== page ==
That said, the participant's life span is exogenous, so the only way to increase the probability of dying solvent is to become more securely solvent. And if I were trying to construct an alternative objective function based on wealth, it would probably have a decreasing slope for increasingly large amounts of wealth, and would be most sensitive in the region where having enough to fund one's retirement is an open question. In other words, it would be similar to the function I've chosen, only more arbitrary.
I created a small, simple Java program, which I will make available at some point. This Java program fills in two tables, one of ideal allocations, and one of probabilities. Each table has a column for each age and a row for each of 76 wealth levels. The levels of wealth are expressed as multiples of annual expenses, from zero to thirty times annual expenses, with an increment of 40% of annual expenses. A prior version of the program investigated higher levels of wealth, and found that none of them offered any significant probability of running out of money.
For each age in the life expectancy table, starting with the oldest, and for each wealth level, the program calculates an ideal allocation and the resulting probability of dying solvent. For each year except the last, this probability of dying solvent for a given allocation is calculated by repeatedly simulating the returns for the following year. After each simulation, the program finds the probability of dying solvent from the previously-calculated portion of the table.
For example, to calculate the probability of dying solvent for someone who is 65 and has a wealth of 2.4 times annual expenses, the program calculates, based on a particular asset allocation and randomly-selected asset market returns, how much money the participant will have at age 66. If the participant has 2.6 times annual expenses at age 66, the probability of dying solvent is assumed to be the average of the probability of dying solvent at age 66 with a wealth of 2.4 and the probability of dying solvent at age 66 with a wealth of 2.8; each of those probabilities is looked up in the table. This assumption of linearity between wealth levels is a simplification, but the wealth levels are close enough together to prevent it from significantly affecting the results (note, in the output probability tables, that any probability is very close to the average of the probabilities for adjacent wealth levels at the same age).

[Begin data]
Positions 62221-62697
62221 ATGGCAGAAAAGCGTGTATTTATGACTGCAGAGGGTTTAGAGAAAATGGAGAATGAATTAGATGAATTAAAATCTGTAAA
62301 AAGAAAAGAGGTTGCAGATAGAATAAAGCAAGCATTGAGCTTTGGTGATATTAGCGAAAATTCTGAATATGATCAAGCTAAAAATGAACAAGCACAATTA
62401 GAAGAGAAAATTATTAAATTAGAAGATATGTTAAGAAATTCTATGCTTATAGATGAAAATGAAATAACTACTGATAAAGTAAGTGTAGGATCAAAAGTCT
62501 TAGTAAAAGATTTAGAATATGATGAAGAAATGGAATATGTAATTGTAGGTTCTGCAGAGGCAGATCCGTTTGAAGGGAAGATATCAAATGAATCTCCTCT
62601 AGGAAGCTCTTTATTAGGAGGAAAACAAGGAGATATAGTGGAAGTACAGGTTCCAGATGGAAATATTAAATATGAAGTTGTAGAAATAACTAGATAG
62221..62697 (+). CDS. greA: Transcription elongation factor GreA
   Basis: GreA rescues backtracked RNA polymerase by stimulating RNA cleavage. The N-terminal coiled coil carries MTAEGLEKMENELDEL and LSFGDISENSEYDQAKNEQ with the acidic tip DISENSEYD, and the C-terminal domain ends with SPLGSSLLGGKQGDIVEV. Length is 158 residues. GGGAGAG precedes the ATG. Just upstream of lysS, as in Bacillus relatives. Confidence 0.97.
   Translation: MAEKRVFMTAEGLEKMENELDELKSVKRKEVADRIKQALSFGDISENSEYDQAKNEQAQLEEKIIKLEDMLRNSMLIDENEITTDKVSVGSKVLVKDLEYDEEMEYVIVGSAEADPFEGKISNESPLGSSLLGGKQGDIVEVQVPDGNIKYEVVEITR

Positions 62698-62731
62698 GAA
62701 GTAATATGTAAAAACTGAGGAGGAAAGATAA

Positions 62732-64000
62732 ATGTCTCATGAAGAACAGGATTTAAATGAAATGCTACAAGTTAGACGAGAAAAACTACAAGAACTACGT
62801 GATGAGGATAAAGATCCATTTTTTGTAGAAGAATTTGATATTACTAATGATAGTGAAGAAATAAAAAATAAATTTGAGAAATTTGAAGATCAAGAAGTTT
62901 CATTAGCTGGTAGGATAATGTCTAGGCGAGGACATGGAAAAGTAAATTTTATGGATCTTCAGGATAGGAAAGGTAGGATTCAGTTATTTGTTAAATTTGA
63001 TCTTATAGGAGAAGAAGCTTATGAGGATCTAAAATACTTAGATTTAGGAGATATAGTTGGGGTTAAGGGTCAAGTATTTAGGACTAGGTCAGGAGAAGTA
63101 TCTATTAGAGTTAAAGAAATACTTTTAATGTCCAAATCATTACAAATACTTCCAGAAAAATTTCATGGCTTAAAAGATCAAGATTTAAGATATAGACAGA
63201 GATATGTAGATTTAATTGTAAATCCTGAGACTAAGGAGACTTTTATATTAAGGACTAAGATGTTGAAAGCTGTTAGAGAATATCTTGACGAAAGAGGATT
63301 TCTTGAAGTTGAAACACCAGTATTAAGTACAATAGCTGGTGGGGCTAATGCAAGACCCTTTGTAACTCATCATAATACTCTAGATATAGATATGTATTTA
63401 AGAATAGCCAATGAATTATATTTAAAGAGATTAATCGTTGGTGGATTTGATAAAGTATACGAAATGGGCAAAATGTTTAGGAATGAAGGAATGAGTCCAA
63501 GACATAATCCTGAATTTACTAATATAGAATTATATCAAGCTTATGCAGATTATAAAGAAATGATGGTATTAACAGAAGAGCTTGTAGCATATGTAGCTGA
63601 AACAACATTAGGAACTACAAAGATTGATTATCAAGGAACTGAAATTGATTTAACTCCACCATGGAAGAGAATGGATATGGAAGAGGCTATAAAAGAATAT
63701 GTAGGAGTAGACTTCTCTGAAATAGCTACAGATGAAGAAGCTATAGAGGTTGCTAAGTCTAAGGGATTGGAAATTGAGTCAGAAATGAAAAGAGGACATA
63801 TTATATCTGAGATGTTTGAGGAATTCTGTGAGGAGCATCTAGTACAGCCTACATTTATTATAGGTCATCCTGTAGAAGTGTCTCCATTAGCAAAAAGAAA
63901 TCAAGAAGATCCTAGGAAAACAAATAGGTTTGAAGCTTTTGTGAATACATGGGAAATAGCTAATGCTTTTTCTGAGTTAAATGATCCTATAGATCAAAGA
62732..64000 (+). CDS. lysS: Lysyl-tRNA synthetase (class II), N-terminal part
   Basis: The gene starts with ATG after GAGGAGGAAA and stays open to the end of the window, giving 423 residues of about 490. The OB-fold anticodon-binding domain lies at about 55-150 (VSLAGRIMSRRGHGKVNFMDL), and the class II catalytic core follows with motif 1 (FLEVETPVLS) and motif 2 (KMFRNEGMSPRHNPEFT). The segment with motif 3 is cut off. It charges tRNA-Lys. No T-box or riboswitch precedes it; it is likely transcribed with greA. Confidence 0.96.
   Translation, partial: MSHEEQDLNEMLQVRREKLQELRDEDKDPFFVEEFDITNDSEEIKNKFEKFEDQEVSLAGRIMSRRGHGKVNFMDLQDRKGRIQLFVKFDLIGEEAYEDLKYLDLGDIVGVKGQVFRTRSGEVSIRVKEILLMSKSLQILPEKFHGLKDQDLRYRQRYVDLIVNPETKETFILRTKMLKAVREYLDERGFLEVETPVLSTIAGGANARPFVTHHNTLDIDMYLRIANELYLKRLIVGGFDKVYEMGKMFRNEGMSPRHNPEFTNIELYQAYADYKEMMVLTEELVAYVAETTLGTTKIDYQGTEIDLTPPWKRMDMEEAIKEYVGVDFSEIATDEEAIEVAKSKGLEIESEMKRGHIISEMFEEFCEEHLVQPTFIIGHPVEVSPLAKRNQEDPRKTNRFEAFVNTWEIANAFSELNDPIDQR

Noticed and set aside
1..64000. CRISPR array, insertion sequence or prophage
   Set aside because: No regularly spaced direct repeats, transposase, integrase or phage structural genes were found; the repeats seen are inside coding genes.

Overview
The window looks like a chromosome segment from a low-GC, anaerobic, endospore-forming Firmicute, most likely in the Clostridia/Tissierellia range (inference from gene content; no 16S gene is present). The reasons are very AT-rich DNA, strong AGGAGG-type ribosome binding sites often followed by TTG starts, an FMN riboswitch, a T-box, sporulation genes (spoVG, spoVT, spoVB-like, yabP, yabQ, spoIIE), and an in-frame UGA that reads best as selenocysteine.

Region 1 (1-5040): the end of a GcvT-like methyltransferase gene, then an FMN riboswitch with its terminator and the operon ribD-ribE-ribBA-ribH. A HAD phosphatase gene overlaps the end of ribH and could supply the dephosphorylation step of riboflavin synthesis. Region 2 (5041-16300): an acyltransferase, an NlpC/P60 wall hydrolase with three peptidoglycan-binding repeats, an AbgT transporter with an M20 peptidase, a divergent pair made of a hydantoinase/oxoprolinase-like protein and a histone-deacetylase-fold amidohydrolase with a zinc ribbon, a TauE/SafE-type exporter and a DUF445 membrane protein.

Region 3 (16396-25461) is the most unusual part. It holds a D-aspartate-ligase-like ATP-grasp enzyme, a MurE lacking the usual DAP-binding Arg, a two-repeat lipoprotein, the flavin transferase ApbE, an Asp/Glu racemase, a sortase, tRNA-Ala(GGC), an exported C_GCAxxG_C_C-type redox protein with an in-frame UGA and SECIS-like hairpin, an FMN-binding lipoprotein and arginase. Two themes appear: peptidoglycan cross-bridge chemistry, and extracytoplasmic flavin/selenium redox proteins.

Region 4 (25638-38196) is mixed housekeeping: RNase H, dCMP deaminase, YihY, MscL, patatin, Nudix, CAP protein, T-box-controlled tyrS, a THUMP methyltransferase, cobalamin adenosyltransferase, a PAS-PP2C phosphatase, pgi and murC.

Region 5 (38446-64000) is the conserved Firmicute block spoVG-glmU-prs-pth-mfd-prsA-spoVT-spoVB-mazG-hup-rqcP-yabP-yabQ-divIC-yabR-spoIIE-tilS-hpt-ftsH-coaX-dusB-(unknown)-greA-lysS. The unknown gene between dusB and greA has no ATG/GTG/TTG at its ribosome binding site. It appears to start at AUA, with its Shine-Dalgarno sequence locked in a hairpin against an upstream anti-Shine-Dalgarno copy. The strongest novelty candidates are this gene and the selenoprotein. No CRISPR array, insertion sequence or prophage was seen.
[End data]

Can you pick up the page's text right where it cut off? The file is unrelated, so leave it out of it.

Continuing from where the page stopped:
The asset market returns are simulated by dividing the logistic distribution into several thousand segments of equal probability and iterating over the boundaries between each pair of consecutive segments (the exact number of interations is given in the output). I suspect it would be more statistically sound to use the midpoints of the segments, rather than the endpoints. I also suspect that for large numbers of segments, it doesn't really matter.
For contributions equal to 5%, 10%, or 20% of expenses.
These pages are generated by my Java program, to ensure that I don't insert one set of parameters when the output is based on a different set. I do plan to add regression statistics, which will be generated by Excel, and are therefore more subject to carelessness. The regressions will only use data points between 10% and 90% and ages younger than retirement.
Everything here should be reproducible, especially once I release my Java code. Please reproduce, and let me know if I've screwed up.